Finally, all these studies view this question from a very limited perspective. By examining only the patients retrospectively determined to have sepsis, the authors conveniently excluded patients without sepsis who are exposed to all the risks associated with broad spectrum antibiotics and large volume fluid resuscitation without any potential for benefit. As such the harm they are exposed to from overtreatment is also purged from the subsequent analysis. It is these unintended, and unmeasured consequences that are most concerning. Each of us has been witness to the victims of overzealous sepsis care. The patient presenting with suspected pneumonia that only after the CMS mandated 30 cc/kg fluid challenge does it become apparent their symptoms were not infectious but due to underlying cardiac infirmity. How many patients receive broad-spectrum antibiotics and large volume fluid resuscitations needlessly? How many patients do we screen in order to identify the few that may benefit from aggressive care?
Though well-intentioned, the current sepsis bundles, and the financial penalties associated with their noncompliance, have laid a heavy weight on already overstressed Emergency Departments. The proposed abbreviated bundle only serves to heighten that burden by further restricting the time allotted for the identification and treatment of patients with suspected sepsis. All without any evidence of benefit, nor knowledge of the logistical consequences such recommendations will cost.
Please do not mistake this as an argument in favor of returning to the former nihilism of past centuries. Rather an appeal for a more thoughtful approach regarding the application of our current sepsis protocols. Consider the consequences of blindly adhering to these broad reaching, resource-laden protocols, not only for the few patients with sepsis, but for those without, needlessly exposed to these aggressive treatment bundles. Consider the consequences for the Emergency Departments charged with the task of differentiating the sick from the well. And finally consider the consequences for the healthcare system as a whole both on a local and national level. If we fail to do so, there may come a time in the not so distant future when we look back upon our marginal gains in sepsis care, only to discover we have drowned an entire populace in our endeavors.
- Levy MM, Evans LE, Rhodes A. The Surviving Sepsis Campaign Bundle: 2018 update. Intensive Care Med. 2018;
- Deis AS, Whiles BB, Brown AR, Satterwhite CL, Simpson SQ. Three-Hour Bundle Compliance and Outcomes in Patients With Undiagnosed Severe Sepsis. Chest. 2018;153(1):39-45.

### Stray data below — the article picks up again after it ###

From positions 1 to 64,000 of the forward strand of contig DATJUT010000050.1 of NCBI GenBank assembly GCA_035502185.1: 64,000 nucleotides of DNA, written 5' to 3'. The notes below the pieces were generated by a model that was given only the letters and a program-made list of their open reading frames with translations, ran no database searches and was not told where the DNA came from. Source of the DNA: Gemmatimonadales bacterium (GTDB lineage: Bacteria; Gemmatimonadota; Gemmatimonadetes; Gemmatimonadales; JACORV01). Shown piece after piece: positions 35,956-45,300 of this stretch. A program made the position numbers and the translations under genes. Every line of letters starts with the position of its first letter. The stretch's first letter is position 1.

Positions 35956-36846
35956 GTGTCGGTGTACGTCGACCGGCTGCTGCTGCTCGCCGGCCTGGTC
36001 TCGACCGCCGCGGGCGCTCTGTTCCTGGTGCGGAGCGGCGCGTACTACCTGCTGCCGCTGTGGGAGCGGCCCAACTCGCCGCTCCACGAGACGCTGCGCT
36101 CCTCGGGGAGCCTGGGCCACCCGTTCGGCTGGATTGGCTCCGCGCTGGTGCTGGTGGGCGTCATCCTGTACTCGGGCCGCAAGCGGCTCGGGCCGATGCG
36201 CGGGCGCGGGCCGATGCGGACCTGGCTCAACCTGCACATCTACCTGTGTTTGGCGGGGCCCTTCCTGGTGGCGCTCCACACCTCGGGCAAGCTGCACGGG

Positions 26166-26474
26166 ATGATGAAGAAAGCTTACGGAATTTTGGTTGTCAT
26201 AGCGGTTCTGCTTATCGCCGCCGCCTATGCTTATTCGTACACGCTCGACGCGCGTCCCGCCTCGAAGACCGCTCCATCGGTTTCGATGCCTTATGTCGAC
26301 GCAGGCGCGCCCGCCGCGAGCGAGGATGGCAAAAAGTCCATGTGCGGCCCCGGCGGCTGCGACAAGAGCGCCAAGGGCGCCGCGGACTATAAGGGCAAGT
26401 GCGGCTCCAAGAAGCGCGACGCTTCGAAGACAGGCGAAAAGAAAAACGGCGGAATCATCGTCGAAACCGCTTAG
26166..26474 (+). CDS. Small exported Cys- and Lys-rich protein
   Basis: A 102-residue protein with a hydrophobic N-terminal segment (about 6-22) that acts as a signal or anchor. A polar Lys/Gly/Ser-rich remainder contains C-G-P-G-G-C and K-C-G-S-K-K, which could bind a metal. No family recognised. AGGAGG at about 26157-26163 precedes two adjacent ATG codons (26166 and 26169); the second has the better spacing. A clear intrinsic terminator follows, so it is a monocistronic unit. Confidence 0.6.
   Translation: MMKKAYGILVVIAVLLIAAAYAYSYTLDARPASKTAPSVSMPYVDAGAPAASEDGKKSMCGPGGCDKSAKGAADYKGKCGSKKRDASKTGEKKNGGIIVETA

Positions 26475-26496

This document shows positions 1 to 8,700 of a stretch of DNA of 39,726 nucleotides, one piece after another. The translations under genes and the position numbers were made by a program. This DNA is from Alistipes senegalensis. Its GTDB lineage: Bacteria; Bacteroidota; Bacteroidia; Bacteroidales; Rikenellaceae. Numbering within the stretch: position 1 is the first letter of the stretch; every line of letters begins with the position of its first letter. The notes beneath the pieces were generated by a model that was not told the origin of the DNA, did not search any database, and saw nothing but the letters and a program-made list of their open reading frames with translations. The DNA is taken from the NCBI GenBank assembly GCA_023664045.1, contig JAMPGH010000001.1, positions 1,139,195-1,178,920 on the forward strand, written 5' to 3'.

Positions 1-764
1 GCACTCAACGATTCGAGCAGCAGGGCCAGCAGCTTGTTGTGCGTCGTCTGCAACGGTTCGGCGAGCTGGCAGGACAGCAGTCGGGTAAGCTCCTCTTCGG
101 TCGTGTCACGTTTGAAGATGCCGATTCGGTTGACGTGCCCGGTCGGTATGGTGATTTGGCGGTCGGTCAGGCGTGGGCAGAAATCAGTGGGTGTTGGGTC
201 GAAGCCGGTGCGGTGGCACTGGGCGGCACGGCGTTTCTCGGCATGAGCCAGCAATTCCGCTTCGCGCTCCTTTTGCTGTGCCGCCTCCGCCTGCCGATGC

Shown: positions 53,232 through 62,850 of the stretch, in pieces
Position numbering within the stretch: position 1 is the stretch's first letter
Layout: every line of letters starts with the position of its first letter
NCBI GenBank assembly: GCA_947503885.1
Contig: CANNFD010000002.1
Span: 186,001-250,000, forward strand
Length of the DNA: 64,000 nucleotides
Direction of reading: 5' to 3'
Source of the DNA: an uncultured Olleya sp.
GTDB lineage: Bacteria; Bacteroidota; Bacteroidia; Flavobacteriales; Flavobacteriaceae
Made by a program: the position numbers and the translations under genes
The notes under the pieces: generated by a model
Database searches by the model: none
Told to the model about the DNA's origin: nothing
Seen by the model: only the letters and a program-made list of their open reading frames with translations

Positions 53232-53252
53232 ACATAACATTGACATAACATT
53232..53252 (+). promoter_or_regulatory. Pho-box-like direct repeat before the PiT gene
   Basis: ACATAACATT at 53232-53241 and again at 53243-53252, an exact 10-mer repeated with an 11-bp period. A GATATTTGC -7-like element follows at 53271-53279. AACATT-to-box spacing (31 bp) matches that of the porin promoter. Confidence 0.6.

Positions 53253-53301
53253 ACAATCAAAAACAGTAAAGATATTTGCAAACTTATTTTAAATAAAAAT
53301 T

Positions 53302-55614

- Venkatesh, Arjun K. et al. Preliminary Performance on the New CMS Sepsis-1 National Quality Measure: Early Insights From the Emergency Quality Network (E-QUAL). Annals of Emergency Medicine , Volume 71 , Issue 1 , 10 – 15.e1
- Liu B, Ding X, Yang J. Effect of early goal directed therapy in the treatment of severe sepsis and/or septic shock. Curr Med Res Opin. 2016;32(11):1773-1782.
- Mouncey PR, Osborn TM, Power GS, et al. Trial of early, goal-directed resuscitation for septic shock. N Engl J Med 2015;372:1301-1311
- The ProCESS Investigators. A randomized trial of protocol-based care for early septic shock. N Engl J Med 2014;370:1683-1693
- The ARISE Investigators and the ANZICS Clinical Trials Group. Goal-directed resuscitation for patients with early septic shock. N Engl J Med 2014;371:1496-1506
- Damiani E, Donati A, Serafni G et al (2015) Efect of performance improvement programs on compliance with sepsis bundles and mortality: a systematic review and meta-analysis of observational studies. PLoS One 10:e0125827
- Rhodes A, Phillips G, Beale R et al (2015) The Surviving Sepsis Campaign bundles and outcome: results from the International Multicentre Prevalence Study on Sepsis (the IMPreSS study). Intensive Care Med 41:1620–1628
- Seymour CW, Gesten F, Prescott H et al (2017) Time to treatment and mortality during mandated emergency care for sepsis. N Engl J Med 376:2235–2244
- Liu VX, Morehouse JW, Marelich GP et al (2016) Multicenter implementation of a treatment bundle for patients with sepsis and intermediate lactate values. Am J Respir Crit Care Med 193(11):1264–1270
- Leisman DE, Doerfer ME, Ward MF et al (2017) Survival benfit and cost savings from compliance with a simplified 3-hour sepsis bundle in a series of prospective, multisite. Observational cohorts. Crit Care Med 45:395–406
- Andrews B, Semler MW, Muchemwa L, et al. Effect of an Early Resuscitation Protocol on In-hospital Mortality Among Adults With Sepsis and Hypotension: A Randomized Clinical Trial. JAMA. 2017;318(13):1233-1240.
University of Georgetown
Resuscitation and Critical Care Fellowship Graduate